Referring to FIGS. 5 and 6, interbody cage 10 is intended to be used in conjunction with insertion tool 48. Insertion tool 48 includes a shaft 50 having a straight portion 52 and a tapered portion 56. Tool 48 has a handle 54 at the proximal end and a keyed segment 58 at the distal end. Tool 48 is intended to be coupled with interbody cage 10 prior to insertion of interbody cage 10 into intervertebral space 60. Keyed segment 58 of tool 48 locks into keyed portion 44 of aperture 42 such that cage 10 may be positioned and rotated within intervertebral space 60 via manipulation (e.g., lateral movement, rotation, etc.) of tool 48. The tapered portion 56 of tool 48 is configured to conform to the taper of aperture 42 to further prevent relative movement between tool 48 and the cage 10.

Referring to FIGS. 7-13, upon assembling tool 48 and interbody cage 10, the interbody cage 10 may be inserted into disk space 60 distal-face-first with the insertion surfaces 12, 14 facing each of the adjoining vertebral bodies 62, 64 (see FIGS. 7-9). The gradual increase in distance between insertion surfaces 12, 14 from the distal end 28 to the proximal end 24 allows a user to initially distract the adjoining vertebrae 62, 64 by applying an insertion force to tool 48 and inserting cage 10 into the proper position within the intervertebral space 60. As shown in FIGS. 10-12, once positioned, cage 10 may be rotated approximately 90 degrees so that gripping surfaces 16, 18 facially interface with vertebrae 62, 64 and secure cage 10 in place. The larger distance between gripping surfaces 16, 18 at the distal end 28 of cage 10 further distract vertebral bodies 62, 64 and conform cage 10 to the natural curvature of the spine. After properly installing and rotating cage 10, tool 48 may be rotated back 90 degrees (i.e., in a direction opposite to that used to lock the tool into the cage) and removed from the cage 10.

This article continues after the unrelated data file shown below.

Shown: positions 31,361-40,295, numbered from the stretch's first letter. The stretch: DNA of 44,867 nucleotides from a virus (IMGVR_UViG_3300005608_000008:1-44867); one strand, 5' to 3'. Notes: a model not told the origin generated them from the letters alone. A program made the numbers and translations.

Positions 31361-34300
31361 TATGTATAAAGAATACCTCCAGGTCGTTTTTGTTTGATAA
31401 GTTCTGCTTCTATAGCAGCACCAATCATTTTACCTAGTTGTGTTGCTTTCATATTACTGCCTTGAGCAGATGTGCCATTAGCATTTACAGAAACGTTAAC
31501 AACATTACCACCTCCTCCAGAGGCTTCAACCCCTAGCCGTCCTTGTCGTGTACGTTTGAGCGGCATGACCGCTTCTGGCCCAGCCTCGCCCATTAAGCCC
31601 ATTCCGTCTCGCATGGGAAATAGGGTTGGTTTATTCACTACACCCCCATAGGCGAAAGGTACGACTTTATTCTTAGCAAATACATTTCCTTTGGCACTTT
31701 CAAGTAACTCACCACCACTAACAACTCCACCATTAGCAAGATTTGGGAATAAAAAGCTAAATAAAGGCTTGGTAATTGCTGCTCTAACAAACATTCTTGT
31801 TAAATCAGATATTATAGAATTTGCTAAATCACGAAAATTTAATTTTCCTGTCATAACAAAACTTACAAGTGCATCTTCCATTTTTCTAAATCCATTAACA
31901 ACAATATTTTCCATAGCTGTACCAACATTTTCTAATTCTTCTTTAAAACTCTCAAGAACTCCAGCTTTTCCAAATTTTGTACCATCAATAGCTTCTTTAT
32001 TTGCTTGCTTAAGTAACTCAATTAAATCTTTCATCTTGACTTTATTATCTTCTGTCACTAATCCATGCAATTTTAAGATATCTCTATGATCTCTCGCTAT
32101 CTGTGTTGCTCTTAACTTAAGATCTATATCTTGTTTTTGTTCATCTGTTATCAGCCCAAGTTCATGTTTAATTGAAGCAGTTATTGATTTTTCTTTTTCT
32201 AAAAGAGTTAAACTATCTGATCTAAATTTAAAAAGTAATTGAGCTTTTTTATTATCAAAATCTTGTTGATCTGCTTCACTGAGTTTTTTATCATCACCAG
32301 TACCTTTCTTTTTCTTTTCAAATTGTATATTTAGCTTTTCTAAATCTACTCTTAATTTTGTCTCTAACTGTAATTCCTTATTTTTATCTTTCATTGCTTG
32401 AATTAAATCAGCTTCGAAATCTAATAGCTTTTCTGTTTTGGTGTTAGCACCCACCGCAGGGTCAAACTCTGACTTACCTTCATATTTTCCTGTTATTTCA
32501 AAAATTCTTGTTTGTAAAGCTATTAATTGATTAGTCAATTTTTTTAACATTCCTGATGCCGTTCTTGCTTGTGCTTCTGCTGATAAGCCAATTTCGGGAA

Referring to FIGS. 14-16, an interbody cage system according to another embodiment of the invention includes a cannulated tool 148 and an internal screw 172. Tool 148 is similar to tool 48 in that tool 148 includes a shaft 150 having a straight portion 152 and a tapered portion 156, a handle 154, and a keyed segment 158. Tool 148 additionally includes a passage 166 and a recess 168. Internal screw 172 is configured to be positioned within passage 166 of tool 148 and further secure tool 148 to cage 10 prior to installation of cage 10. As shown in FIG. 14, internal screw 172 has a screw shaft 174 with a proximal threaded portion 176 and a distal threaded portion 178. Additionally, screw 172 has a head 180 configured to fit within recess 168 in tool 148. Head 180 has a key (not shown) to allow screw 172 to be rotated within tool 148 and secured to both tool 148 and cage 10. When internal screw 172 is used with tool 148, cage 10 is provided with hole 46 having threads configured to receive the distal threaded portion 178, preventing movement between internal screw 172 and cage 10 once screw 172 is installed. In use, screw 172 is slid through passage 166 and distal threaded portion 178 is threaded into hole 46 of cage 10. As screw 172 and cage 10 are threaded together, head of 180 is captured within recess 168, thereby securing tool 148 to cage 10.